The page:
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The American Civil War: Blockades and Blockade Runners

Deck and Turret of U.S.S Monitor- James River, VA July 9, 1862

USS Kanawha cutting out a blockade runner at the entrance to Mobile Bay

1861 cartoon map of General-in-Chief Winfield Scott's plan

Winfield Scott, 1835 portrait, by George Catlin

Deck and Officers of U.S.S. Monitor Catskill, Lieutenant Commander Edward Seated on the Turret – Charleston Harbor, SC

General-in-Chief Winfield Scott’s Anaconda Plan, which purposed to divide the south, significantly weaken its economy and win the war with a little bloodshed as possible proved to be a success and ended the Confederacy. With this plan, the Union Navy was able to capture over 1,100 blockade-runners and destroyed another 355 vessels. As a result, the Confederacy was unable to export its cotton or import any weaponry. This ended the cotton trade upon which the Confederacy depended on for its wealth and thus aided in ending the war.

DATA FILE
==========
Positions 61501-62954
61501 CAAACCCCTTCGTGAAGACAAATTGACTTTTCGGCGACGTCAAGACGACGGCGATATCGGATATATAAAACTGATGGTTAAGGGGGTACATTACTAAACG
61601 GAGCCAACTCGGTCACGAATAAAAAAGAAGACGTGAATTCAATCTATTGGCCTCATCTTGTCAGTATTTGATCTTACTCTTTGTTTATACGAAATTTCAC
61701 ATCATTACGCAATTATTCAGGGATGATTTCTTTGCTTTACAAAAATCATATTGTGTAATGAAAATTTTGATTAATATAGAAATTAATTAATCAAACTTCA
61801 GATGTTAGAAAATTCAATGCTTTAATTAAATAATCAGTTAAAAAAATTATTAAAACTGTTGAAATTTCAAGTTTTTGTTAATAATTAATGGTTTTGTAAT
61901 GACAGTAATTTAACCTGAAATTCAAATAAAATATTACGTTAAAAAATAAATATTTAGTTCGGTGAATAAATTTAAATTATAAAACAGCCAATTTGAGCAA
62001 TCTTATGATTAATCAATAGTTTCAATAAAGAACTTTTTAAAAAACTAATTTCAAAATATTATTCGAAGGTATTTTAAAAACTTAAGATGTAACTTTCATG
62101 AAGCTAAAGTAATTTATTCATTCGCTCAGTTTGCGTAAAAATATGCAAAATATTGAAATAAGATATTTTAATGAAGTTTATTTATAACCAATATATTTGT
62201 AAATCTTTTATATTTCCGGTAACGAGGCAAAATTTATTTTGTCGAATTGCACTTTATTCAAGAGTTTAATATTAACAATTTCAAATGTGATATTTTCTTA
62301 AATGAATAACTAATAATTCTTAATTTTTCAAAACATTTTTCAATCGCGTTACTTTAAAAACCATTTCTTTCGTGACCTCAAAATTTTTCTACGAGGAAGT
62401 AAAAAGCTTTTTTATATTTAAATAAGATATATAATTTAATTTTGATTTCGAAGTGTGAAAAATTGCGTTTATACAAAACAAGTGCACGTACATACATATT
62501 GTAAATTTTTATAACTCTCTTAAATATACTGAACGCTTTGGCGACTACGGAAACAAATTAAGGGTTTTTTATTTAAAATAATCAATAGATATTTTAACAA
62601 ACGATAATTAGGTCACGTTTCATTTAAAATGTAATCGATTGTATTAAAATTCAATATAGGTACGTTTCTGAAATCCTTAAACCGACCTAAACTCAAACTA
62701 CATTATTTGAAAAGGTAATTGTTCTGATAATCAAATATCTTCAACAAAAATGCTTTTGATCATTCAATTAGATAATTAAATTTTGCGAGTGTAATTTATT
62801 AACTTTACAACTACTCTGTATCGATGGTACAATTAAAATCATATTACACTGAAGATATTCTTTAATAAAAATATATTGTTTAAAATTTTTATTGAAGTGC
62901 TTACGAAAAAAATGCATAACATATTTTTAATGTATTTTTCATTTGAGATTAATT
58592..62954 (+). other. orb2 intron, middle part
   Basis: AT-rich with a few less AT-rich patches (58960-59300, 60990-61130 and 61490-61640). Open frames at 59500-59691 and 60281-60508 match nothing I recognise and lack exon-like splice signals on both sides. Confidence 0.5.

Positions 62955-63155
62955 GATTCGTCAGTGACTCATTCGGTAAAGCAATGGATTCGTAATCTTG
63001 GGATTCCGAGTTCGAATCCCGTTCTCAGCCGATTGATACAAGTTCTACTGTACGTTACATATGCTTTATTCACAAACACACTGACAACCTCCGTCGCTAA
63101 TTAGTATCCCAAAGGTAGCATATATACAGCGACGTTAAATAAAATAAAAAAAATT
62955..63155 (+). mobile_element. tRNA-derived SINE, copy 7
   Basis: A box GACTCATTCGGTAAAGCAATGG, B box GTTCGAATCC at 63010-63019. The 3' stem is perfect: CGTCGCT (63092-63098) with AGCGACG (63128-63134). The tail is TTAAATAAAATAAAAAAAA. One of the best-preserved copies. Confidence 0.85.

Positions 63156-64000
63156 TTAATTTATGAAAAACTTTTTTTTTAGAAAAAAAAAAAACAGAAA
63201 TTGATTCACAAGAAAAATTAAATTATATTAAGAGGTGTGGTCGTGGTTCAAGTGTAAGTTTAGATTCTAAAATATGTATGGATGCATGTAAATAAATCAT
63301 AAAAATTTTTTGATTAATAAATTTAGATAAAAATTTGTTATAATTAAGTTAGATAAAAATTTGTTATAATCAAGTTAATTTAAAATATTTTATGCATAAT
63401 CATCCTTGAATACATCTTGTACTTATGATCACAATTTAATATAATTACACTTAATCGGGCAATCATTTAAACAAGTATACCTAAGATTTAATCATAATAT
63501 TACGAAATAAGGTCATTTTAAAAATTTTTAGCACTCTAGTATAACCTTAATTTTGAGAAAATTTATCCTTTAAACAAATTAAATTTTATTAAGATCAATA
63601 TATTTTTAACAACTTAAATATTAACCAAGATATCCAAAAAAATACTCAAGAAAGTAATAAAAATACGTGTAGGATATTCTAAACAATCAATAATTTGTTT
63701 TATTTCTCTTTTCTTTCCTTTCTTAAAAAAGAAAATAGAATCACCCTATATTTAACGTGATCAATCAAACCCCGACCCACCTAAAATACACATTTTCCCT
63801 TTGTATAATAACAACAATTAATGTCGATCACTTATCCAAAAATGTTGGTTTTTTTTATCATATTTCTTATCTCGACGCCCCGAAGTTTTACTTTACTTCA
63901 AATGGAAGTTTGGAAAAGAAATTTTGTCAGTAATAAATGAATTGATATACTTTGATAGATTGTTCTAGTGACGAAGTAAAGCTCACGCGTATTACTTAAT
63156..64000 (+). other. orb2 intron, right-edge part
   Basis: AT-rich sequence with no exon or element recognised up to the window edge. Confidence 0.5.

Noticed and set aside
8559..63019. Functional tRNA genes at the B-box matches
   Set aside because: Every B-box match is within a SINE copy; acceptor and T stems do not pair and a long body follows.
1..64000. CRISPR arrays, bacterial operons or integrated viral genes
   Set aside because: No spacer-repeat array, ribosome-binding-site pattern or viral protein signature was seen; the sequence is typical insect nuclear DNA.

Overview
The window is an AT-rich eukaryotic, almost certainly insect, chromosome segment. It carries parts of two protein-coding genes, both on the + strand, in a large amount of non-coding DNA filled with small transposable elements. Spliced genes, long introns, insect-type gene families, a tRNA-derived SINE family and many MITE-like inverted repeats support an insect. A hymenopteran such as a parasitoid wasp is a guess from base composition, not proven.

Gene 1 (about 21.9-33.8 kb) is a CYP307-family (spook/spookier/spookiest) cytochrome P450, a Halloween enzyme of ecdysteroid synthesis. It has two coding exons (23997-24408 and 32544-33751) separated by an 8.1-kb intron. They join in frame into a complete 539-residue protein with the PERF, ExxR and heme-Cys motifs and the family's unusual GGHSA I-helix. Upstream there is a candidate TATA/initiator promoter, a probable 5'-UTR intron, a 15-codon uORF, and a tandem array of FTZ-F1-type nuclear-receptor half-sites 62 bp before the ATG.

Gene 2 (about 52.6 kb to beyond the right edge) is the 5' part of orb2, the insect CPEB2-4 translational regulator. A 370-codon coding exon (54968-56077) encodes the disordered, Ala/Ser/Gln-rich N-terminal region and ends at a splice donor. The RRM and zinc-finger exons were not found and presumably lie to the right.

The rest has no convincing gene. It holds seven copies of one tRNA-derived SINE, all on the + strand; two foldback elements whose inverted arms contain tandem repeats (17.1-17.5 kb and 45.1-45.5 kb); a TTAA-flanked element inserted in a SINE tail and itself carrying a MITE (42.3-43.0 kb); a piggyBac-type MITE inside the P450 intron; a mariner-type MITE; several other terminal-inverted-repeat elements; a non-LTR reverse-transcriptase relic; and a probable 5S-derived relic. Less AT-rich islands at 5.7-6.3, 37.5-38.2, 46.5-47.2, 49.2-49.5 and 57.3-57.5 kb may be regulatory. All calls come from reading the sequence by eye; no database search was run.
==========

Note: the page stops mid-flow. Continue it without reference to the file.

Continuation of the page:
General Scott served as an effective presidential emissary to South Carolina during nullification troubles. During the administration of President Andrew Jackson, Scott marshaled American forces for use against the state of South Carolina in the nullification crisis. His tactful diplomacy and the use of his garrison in suppressing a major fire in Charleston did much to defuse the crisis.. The same effort was put forth in creating the Anaconda Plan with sought to end the war with as little bloodshed as possible.

"So as to envelop the insurgent States and bring them to terms with less bloodshed than by any other plan." ~ General Scott

Civil War Newscast: Blockades and Blockade Runners

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